Healthy meal plans include lots of fruits and vegetables and whole grains. Eating foods that are high in fiber keep us healthy.
Lack of fiber is one of the main flaws of the modern diet. Many of us now eat more heavily processed products than whole grains and vegetables.
Growing evidence suggests that low-fiber diets may adversely affect the gut microbiota, contributing to the development of many chronic lifestyle diseases.
A recent review discusses the importance of dietary fiber for the beneficial bacteria living in your gut, and what you can do to make sure that you have a healthy gut microbiota.
What Is Gut Microbiota?
The microbes — bacteria and yeasts — living in our digestive systems are collectively known as the gut microbiota or gut flora. Most of them come from the foods we eat. Some thrive on fiber and others multiply when your diet is high in fat and sugar.
Our dietary choices determine what types of bacteria we have in our digestive systems.
This can have important health implications. A diet based on whole, fiber-rich foods promotes the growth of beneficial bacteria. A high fat, low fiber diet leads to unhealthy bacteria.
Healthy Meal Plans Lead to Healthy Gut Bacteria
What’s so important about having a wide variety of beneficial bacteria? Some of the health benefits of good bacteria include improved colon health, a stronger gut wall, consistent production of Vitamin K, and a steady regulation of our immune systems.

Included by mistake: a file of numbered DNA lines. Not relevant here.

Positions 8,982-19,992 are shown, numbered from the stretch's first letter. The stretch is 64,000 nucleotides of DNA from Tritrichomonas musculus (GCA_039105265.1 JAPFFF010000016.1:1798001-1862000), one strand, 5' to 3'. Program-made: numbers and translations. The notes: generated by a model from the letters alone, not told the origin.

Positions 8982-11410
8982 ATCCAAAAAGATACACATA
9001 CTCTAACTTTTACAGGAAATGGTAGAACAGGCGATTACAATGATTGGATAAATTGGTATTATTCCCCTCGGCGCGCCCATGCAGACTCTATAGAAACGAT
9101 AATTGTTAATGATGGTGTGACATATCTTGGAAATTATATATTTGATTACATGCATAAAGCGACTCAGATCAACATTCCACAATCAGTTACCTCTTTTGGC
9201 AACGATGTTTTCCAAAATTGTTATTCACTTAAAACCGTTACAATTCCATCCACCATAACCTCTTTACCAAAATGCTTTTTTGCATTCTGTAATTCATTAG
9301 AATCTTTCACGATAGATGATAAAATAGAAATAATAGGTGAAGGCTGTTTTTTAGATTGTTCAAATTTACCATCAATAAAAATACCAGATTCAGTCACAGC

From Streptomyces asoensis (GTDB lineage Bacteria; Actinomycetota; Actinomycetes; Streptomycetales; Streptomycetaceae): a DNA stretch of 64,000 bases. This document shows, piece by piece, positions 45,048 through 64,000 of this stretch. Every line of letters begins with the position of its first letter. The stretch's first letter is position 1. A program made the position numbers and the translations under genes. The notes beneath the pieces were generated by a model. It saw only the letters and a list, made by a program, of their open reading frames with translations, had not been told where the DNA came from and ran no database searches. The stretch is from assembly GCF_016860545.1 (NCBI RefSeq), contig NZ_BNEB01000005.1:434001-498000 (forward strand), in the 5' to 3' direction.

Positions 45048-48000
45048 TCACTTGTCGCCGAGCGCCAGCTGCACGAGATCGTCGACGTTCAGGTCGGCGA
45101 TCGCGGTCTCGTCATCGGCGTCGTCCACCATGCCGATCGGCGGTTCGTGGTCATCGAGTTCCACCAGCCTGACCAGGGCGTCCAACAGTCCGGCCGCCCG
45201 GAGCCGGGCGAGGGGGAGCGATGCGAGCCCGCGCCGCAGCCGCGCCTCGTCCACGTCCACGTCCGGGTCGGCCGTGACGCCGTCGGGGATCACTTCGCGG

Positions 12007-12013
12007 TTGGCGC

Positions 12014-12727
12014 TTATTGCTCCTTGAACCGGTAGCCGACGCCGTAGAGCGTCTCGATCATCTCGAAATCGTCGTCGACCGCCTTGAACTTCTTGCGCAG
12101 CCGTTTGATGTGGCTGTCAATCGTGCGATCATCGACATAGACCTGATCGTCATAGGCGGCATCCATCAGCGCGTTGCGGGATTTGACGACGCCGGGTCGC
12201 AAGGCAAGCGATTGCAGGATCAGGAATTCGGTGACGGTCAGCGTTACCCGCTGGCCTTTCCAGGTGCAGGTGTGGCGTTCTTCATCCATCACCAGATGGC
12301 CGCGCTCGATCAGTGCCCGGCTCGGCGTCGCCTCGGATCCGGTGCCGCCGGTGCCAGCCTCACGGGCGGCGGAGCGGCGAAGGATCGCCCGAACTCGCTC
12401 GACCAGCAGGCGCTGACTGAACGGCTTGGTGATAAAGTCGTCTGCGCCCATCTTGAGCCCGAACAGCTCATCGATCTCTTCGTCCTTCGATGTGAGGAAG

When we have an imbalance in the gut microbiota, our digestive systems are overrun by undesirable bacteria. This imbalance can lead to inflammation, obesity and metabolic diseases.
Healthy Meals Plans Do Not Include Low-Fiber Foods
Many of us eat too many processed foods. In fact, most of us get only half of what is recommended in official guidelines. These low fiber diets contribute to the growth of unhealthy gut bacteria. What you eat determines whether or not you have health gut bacteria
How Healthy Meals Plans Can Give you a Healthy Gut
You may have heard the term “prebiotics.” They are indigestible carbs that pass down into the lower parts of the digestive tract, where they are fermented by bacteria. This contributes to the growth of healthy bacteria and to disease prevention.
The single most important thing you can do to preserve your gut microbiota is to eat enough prebiotic fiber. Start eating more fruits and vegetables and whole grains and you will have a healthy gut.